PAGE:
Santa Barbara County is anticipating a $6 million shortfall in its predicted cannabis cultivation tax revenue for this fiscal year, thanks to an oversupply of wholesale cannabis in California and the resulting price decrease. “We overestimated revenues by almost 30 percent this year, and we don’t want to be in a position where there’s that much volatility,” County Executive Officer Mona Miyasato told the Board of Supervisors during an April 14 budget hearing.
At the tail end of the board’s budget discussions that day, 5th District Supervisor Steve Lavagnino asked fellow board members if they’d consider potentially changing the county’s cultivation tax structure. He said that while cannabis tax revenue rises and falls, the county needs a more stable, permanent source of funding.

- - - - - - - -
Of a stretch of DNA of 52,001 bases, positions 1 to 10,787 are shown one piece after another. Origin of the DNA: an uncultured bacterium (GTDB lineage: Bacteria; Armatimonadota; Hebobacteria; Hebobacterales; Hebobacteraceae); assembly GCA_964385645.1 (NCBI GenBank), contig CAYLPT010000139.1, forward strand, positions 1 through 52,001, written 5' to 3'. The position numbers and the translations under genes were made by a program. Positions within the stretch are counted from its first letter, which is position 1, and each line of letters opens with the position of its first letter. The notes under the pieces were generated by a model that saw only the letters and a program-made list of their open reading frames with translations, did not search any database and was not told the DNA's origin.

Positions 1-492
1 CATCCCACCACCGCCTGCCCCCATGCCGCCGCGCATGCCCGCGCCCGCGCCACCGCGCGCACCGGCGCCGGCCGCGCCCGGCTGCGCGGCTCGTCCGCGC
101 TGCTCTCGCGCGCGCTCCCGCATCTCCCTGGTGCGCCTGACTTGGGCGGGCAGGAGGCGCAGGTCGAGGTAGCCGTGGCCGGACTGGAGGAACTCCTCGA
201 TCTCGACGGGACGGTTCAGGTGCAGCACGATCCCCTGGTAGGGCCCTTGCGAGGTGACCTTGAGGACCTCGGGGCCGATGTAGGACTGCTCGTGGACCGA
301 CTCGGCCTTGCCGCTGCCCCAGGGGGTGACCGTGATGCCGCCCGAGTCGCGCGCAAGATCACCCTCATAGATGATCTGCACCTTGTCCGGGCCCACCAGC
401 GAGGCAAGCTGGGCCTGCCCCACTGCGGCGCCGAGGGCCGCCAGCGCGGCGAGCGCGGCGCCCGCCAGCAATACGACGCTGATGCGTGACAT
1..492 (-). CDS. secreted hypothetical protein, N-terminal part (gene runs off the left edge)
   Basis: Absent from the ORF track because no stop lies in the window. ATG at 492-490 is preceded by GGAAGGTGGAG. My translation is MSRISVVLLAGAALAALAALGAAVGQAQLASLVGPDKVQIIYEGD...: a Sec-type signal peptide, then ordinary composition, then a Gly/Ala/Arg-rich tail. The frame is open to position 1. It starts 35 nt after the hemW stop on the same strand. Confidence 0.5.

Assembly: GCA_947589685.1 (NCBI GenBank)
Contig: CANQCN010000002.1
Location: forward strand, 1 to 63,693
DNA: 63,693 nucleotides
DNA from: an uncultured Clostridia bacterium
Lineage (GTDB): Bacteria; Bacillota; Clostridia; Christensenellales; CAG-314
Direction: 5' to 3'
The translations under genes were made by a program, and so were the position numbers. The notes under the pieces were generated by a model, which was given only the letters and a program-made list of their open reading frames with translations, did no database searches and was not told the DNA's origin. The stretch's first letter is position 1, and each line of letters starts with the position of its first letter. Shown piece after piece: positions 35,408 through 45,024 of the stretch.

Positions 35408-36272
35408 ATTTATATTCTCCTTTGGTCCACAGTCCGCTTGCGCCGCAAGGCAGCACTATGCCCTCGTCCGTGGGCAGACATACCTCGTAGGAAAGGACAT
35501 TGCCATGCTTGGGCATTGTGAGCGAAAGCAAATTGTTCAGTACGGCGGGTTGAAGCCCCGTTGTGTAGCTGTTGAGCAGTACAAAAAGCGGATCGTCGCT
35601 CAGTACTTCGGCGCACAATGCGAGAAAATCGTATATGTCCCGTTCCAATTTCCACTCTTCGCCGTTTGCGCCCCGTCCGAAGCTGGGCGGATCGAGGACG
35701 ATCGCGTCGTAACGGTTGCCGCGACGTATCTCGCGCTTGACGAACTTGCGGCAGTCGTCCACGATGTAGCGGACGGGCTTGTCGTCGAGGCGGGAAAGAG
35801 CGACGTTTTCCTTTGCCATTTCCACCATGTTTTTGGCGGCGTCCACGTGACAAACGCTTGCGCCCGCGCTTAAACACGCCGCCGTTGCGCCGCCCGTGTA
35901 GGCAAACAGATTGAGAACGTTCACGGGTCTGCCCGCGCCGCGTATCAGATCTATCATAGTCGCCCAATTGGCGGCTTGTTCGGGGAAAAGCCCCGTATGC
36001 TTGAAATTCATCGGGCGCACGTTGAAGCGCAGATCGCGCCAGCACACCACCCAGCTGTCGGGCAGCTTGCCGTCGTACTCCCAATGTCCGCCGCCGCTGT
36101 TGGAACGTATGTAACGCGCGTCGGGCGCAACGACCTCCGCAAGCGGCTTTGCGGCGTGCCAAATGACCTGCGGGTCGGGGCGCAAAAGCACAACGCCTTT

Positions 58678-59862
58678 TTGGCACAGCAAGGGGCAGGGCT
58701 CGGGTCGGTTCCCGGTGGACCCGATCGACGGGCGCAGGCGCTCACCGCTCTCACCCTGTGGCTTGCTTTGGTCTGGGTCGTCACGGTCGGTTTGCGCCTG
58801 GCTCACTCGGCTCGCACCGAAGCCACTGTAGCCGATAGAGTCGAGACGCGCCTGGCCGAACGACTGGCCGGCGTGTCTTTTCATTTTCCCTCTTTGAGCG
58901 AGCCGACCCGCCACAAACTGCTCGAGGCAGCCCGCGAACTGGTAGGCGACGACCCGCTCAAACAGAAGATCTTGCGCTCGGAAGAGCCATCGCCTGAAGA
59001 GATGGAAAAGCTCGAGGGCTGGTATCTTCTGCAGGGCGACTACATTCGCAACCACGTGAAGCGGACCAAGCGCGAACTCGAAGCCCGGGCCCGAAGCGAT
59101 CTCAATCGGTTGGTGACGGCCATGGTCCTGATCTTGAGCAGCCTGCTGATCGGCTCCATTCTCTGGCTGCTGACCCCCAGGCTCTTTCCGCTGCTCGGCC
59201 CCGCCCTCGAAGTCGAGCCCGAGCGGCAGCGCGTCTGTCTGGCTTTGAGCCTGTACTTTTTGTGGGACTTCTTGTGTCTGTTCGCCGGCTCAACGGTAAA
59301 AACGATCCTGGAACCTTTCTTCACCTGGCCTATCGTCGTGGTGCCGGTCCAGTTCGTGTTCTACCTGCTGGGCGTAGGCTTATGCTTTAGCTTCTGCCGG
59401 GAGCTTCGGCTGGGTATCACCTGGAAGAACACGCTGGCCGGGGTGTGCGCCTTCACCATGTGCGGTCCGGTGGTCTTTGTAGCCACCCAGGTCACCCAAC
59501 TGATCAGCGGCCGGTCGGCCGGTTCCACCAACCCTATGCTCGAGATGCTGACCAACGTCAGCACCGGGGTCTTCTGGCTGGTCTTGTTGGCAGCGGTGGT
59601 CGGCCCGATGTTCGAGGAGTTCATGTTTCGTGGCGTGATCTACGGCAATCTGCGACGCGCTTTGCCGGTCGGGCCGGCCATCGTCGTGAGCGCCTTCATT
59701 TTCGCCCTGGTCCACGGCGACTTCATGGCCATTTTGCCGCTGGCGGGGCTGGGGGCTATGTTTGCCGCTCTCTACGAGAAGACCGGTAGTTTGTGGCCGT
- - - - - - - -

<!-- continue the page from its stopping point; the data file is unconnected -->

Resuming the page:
“If you look at the cannabis tax right now, what it is paying for: it’s $2.5 million going into the maintenance fund, it is providing the increase for those folks that do in-home health supportive services, it’s proving almost $800,000 in library funding, $3.5 million to the co-response program, homeless operating costs, the voter choice act, our translation services. It’s being used as kind of a catch-all, which is what it should be,” Lavagnino said.
“But when we analyze this a little more, we’re finding out that while good actors are paying their fair share, the system that we’ve set up might be a little bit porous for those that find a way to manipulate the system,” he continued.
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